The life changing University of Sunderland has 20,000 students based in campuses on the North East coast, in London and Hong Kong and at its global partnerships with learning institutions in 15 countries. We are proud of our long-established commitment to widening participation, our world-leading research, public and private sector collaborations and our track-record for providing quality student experiences that result in graduates who are the tomorrow-makers of our societies and economies. We are proud to be shortlisted as University of the Year for 2021, the leading category in the annual THE – Times Higher Education – awards. Our commitment to Equality, Diversity and Inclusion was reinforced recently when we were named University of the Year for Social Inclusion (The Times and Sunday Times Good University Guide 2021) and our We Care programme picked up the Widening Access Initiative (Retention and Progression) Award at the 2020 NEON awards. In March 2018, we were successful in our bid to open a new School of Medicine. With a track-record of excellence in medical education spanning almost 100 years, the University is now well-placed to address the chronic shortage of doctors in the North East.Sunderland has been an important centre for education since 674AD, when Benedict Biscop built St Peter’s Church and monastery. Among its early students was a seven-year-old boy who became known to history as The Venerable Bede, a renowned scholar and teacher. The river bank surrounding the ancient church of St Peter's is now the setting for our award-winning Sir Tom Cowie Campus at St Peter's. Here we take a look back at some of the key developments of the 20th and 21st century which have helped create the modern University of Sunderland.Our modern roots lie in Sunderland Technical College, which opened at the Galen Building in Green Terrace in 1901. The local Taxation and Customs and Excise Act of 1890 paved the way for the new College, which was paid for from so-called 'whiskey money' at a cost of £27,800. As a dynamic new College, Sunderland was the first in England to introduce the 'sandwich course', which enabled engineering apprentices to gain higher qualifications whilst working. By 1908, 25 engineering firms were involved in the scheme. The concept of educational progression, familiar nowadays, was already in place by 1910, when evening classes were re-structured to allow specialist study after two preliminary years. In 1921-22 the College introduced departments of Naval Architecture and Pharmacy. The Pharmacy Department began as a single bench in the Chemistry Department, but soon grew to become the largest in the country. This was thanks to the vision of Miss Hope CM Winch, a remarkable scientist and pioneer of the Pharmacy Department. In 1922, students moved into Langham Tower in Ryhope Road, bought by the College for £8,000. At the same time the College became 'women only' and remained that way until 1959. Under its last principal, Mr H Armstrong James, the Teacher Training College reached its zenith with 820 students and 80 staff.Sunderland has been an important centre for education since 674 AD, when Benedict Biscop built St Peter's Church and monastery. St Peter's Church was the site of the greatest scriptorium north of the Alps. The oldest existing Latin version of the Bible – the Codex Amiatinus – was written at St Peter's Church. This area has been developed as the Sir Tom Cowie Campus at St Peter's of the University of Sunderland. The University's £9m state-of-the-art Media Centre, launched in 2004, is near St Peter's Church, Monkwearmouth. The university's modern roots can be traced back to 1901, when Sunderland Technical College was established as a municipal training college. It was the first to offer sandwich courses. It began with four departments: Chemistry, Mechanical & Civil Engineering, Physics & Electrical Engineering and Commerce & Languages. Part-time lecturers taught other subjects, ranging from Latin to navigation. 671 students enrolled in the first year; it was more than three times the number expected. The College's longest-serving Principal, the physicist VA Mundella was appointed in 1908 and served until his retirement in 1932.During the Second World War, Sunderland ran special courses for the armed forces and the Ministry of Labour. In the 1960s, a PDP-8 hybrid computer was installed at the Chester Road site. There was also an Elliot Brothers 803B digital computer. A new complex of buildings, including a new Students' union and Hall of Residence facilities, on nearby Chester Road was opened by the Duke of Edinburgh in 1964.Equality, Diversity and InclusionSunderland was recently named University of the Year for Social Inclusion (The Times and Sunday Times Good University Guide 2021).Inclusivity is a value at the heart of the University strategy, expressing our commitment to Equality, Diversity, Inclusion and Social Responsibility (EDISR).EDISR is intrinsic to everything we do as a University and to every aspect of our student and staff experience, including who we attract to study and work here, their experiences and opportunities to achieve and the impact they have in the future.The University believes that everybody should be treated with equality and dignity and it is our civic duty to have practices that add value beyond compliance with equality legislation.Sunderland Polytechnic was established on 26 January 1969, incorporating the Technical College, the School of Art (which was also established in 1901) and the Sunderland Teacher Training College (established in 1908). Sunderland was among the first of 30 Polytechnics, like polytechnics or technological universities in other countries their aim was to teach both purely academic and professional vocational subjects. Their focus was applied education for work and their roots concentrated on engineering and applied science, they also created departments concerned with the humanities.After the passage of the Further and Higher Education Act 1992, the polytechnic gained university status. Lord Puttnam became the university's first Chancellor in 1998. The Sunderland Empire Theatre was the regular venue for the graduation ceremonies, although they have been hosted at the Stadium of Light since 2004. In July 2007, he stepped down to become the Chancellor of the Open University. On 23 May 2008 the University announced that former Olympic athlete Steve Cram had been appointed as Chancellor and would be officially installed at a ceremony on 27 June 2008. Singer and songwriter, Emeli Sandé was officially installed as the University of Sunderland's new Chancellor on 10 July 2019 during the university's summer Academic Awards. In 2018, it was announced that Sunderland was to host one of five new medical schools established under a UK government initiative to increase the number of training places for doctors. The medical school opened in September 2019. On 24 September 2018, Sir David Bell became Vice-Chancellor and Chief Executive of the University of Sunderland.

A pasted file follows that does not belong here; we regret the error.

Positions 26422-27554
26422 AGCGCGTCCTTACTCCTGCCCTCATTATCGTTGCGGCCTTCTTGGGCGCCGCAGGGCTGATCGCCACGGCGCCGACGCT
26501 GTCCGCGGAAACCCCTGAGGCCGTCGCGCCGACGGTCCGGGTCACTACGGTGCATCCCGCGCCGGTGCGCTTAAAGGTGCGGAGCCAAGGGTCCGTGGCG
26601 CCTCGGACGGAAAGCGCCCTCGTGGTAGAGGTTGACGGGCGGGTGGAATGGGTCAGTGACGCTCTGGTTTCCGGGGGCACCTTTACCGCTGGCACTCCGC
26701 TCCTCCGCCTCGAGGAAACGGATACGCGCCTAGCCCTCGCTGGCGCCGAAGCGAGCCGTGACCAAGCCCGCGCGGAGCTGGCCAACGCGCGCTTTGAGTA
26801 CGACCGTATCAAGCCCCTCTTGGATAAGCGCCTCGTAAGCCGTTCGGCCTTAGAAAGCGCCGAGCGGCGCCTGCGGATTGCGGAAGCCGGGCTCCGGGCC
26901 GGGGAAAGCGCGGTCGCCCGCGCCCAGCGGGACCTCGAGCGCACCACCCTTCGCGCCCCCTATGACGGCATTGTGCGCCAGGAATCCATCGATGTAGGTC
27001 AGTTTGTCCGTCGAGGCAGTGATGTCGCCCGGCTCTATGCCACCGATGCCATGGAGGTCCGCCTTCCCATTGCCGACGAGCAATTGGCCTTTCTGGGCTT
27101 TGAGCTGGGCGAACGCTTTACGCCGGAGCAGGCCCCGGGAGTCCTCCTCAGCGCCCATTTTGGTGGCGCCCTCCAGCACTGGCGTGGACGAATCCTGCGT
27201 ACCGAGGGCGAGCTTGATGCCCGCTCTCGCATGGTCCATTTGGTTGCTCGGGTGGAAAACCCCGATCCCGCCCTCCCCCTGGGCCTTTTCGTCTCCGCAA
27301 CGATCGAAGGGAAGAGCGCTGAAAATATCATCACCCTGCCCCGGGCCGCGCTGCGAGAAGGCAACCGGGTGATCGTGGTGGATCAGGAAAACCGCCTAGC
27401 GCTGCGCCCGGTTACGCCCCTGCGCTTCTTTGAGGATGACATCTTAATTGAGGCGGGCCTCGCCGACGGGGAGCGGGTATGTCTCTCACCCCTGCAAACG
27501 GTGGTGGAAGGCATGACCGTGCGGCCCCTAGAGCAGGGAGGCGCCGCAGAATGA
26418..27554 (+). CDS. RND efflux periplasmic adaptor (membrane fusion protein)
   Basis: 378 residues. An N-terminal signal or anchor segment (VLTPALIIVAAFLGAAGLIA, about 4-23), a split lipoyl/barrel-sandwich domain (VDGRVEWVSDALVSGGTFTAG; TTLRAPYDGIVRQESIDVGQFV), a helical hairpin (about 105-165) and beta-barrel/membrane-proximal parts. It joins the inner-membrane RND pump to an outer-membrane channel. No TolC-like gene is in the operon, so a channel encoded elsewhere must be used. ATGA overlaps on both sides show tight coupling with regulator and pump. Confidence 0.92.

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Watch the videos to learn about the student life-cycle and the teaching environment at the University.
Graduation is a special milestone for every student – but for 59-year-old University of Sunderland graduate Mitch Stevenson it’s nothing short of a miracle.Read more →
Aged just 18, Ines Rebelo Fonseca left her home country in Portugal to study at the University of Sunderland in 2019 and became one of the first students to join a brand-new Physiotherapy course.Read more →
The University of Sunderland’s graduation celebrations will be happening in-person this DecemberRead more →
A Sunderland graduate whose digital strategy helped thousands of Defra staff stay connected during lockdown has been shortlisted as one of the UK’s Top 10 Young Digital Leaders of the Year.Read more →